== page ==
The Central Association of Agricultural Valuers (CAAV) held their AGM and Conference in Scotland for the first time at the end of June. The packed programme focused on innovation in farming and was co-organised by their Scottish colleagues at the Scottish Arbiters and Agricultural Valuers Association (SAAVA).
Scotland based James Dick, is the outgoing CAAV President, he commented “This was our 74th AGM and conference and as a Scottish President, I was delighted to be able to bring the AGM to Scotland for the first time in the 108 year lifetime of the Association.”
Visits included a trip to Langhill Dairy – the University of Edinburgh Veterinary training farm. It was followed by a tour of the animal sciences research institute which won international acclaim when Dolly the sheep was cloned from an adult cell. Later, members went to Science and Advice for Scottish Agriculture (SASA) seeing first hand, how they research new crops, soil sample for seed potato protection and foresnics into wildlife crime.
At the formal dinner, President of SAAVA Ian Austin, Associate Director of Davidson & Robertson, was Master of Ceremonies, welcoming everyone ahead of the following day which was packed with seminars and speakers.
Ian Austin said “Working together with CAAV President James Dick, we selected visits and talks that focused on making a difference to the future of farming – with Scottish innovation very much to the fore. we are delighted with positive feedback we have received.”
The two and a half day gathering culminated in a day of listening, learning and debate with speakers including Wayne Powell, Principal and CE at SRUC who highlighted the critical role of science, technology and innovation in the future of farming. Andrew McCornick, President of NFUS said we must ‘adopt innovation to adapt’ and members heard how Angus Soft Fruits have grown over the last 25 years from a small family farm to a international business with a turnover in excess of £150 million..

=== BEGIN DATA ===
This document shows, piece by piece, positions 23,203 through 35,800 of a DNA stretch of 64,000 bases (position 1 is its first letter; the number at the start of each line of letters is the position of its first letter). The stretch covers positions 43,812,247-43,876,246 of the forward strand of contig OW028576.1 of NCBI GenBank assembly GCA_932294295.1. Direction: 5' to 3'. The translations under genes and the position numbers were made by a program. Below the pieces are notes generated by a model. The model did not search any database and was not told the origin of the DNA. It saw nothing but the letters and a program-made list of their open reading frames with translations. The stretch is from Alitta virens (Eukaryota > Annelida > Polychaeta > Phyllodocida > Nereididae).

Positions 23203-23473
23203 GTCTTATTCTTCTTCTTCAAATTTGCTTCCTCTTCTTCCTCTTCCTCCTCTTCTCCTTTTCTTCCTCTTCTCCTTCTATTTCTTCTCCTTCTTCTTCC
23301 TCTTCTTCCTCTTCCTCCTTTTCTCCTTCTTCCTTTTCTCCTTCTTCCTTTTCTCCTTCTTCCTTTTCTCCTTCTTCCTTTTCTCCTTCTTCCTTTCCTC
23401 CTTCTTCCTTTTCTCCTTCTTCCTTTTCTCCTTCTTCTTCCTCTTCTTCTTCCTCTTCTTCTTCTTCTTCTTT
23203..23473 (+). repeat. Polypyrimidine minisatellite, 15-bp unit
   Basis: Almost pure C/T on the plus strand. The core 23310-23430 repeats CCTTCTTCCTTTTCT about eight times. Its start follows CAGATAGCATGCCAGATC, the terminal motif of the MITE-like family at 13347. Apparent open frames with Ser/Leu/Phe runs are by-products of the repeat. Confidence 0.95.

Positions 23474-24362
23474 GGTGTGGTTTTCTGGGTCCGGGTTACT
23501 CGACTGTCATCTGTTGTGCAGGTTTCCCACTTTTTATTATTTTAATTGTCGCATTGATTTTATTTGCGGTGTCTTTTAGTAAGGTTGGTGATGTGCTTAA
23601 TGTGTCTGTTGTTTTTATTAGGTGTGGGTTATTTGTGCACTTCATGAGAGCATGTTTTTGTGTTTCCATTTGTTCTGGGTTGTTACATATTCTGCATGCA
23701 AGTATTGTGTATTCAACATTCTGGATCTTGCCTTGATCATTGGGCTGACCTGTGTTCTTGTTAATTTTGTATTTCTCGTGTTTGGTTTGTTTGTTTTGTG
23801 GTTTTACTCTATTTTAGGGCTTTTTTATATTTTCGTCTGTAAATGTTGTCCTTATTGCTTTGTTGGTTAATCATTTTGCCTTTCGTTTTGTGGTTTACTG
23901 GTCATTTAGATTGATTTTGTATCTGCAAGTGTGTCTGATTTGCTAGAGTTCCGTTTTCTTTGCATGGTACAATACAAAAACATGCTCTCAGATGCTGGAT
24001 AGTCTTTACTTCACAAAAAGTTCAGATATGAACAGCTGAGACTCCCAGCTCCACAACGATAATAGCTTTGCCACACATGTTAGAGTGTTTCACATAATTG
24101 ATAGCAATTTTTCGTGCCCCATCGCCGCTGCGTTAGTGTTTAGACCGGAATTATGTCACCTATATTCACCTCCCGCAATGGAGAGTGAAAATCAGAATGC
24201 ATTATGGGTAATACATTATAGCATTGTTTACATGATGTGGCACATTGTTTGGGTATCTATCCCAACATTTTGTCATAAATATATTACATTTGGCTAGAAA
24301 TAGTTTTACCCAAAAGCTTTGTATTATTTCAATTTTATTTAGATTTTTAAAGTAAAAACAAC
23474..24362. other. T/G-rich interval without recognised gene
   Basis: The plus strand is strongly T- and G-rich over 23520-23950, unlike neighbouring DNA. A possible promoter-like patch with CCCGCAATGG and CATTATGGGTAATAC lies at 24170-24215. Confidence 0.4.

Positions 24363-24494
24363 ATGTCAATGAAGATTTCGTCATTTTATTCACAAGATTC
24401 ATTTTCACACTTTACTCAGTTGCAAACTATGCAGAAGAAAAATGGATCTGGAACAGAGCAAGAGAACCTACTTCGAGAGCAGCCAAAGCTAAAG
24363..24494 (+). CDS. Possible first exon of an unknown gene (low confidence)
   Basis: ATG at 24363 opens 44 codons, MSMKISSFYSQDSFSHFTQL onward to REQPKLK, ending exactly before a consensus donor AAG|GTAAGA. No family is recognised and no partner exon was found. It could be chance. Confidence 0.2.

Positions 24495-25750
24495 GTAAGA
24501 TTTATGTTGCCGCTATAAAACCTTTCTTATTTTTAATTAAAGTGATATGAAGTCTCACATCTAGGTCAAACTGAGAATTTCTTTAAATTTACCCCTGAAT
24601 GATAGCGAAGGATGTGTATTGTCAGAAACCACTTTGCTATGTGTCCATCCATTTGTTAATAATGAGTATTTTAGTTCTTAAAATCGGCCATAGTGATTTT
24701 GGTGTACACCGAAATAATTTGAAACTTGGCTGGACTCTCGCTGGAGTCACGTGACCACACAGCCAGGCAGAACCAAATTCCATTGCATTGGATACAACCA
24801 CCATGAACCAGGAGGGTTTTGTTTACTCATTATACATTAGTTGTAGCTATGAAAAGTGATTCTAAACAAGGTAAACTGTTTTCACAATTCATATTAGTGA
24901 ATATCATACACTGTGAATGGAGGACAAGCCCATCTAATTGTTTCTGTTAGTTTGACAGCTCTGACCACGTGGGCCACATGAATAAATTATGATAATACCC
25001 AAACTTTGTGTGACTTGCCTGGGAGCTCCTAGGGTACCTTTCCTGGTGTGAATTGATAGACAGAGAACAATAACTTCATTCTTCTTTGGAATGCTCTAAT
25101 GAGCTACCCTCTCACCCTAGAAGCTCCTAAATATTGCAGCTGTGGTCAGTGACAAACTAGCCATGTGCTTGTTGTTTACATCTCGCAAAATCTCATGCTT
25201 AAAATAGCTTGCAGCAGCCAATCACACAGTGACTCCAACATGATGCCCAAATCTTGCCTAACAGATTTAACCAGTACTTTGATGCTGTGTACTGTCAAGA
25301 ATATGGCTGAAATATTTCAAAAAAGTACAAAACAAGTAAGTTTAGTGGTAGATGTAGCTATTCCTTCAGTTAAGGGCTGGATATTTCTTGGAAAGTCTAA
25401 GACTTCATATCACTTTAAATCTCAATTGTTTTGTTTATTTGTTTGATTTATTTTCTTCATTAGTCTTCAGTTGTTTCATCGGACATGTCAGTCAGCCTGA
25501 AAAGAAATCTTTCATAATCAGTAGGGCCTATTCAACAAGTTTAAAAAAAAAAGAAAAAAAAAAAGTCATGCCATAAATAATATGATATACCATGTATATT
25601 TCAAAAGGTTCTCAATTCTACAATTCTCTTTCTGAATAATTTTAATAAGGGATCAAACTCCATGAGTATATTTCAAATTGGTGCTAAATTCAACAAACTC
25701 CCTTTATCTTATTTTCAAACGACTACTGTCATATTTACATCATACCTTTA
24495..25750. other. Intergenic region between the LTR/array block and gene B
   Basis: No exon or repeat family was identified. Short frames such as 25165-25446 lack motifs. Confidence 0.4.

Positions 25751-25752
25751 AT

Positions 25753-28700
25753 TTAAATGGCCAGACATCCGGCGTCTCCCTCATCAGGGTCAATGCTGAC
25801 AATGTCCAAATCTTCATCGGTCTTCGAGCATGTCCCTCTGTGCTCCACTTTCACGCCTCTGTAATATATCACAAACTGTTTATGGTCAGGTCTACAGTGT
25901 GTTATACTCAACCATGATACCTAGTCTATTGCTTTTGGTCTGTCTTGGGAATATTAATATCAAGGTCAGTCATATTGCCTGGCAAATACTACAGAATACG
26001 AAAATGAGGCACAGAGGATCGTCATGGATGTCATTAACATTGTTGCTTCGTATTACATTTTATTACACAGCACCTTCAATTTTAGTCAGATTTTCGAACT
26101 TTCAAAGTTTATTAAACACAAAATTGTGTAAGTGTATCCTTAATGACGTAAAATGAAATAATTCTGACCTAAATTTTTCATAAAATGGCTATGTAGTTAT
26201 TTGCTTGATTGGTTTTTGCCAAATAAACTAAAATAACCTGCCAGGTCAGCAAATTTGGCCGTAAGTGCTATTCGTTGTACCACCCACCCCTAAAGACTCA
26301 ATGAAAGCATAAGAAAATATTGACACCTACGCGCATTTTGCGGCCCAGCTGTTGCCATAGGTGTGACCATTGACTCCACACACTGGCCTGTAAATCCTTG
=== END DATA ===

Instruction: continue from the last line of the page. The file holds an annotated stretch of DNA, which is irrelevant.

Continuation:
Summing up the event, Ian Austin said “The CAAV AGM Conference was a good opportunity to showcase forward thinking, innovative businesses in Scotland. It also gave some of our younger SAAVA members chance to engage with the UK body for the first time.
“We’re also proud to see Scotland’s Alison Aitken, a Senior Surveyor at Davidson & Robertson in Lanark, take runner-up place in the Talbot Ponsonby Prize. This is given by the Royal Agricultural Society of England for top marks in the CAAV exams with Alison also winning the SAAVA Presidents Cup for top mark in Scotland.”
SAAVA is currently in dialogue with Scottish Government and a numbered of rural stakeholders over issues and consultations affecting its members and the agricultural industry. Most topically in land reform to include: rent review, future land tenure options and the Tenant’s amnesty.
James Dick BSc (Hons) Dip FBOM FAAV ACIArb CEnv REV, outgoing President of CAAV with SAAVA President Ian Austin MA (Hons) MRICS FAAV , Associate Director at Davidson & Robertson pictured at Dundas castle with the three iconic bridge crossing across the Firth of Forth behind.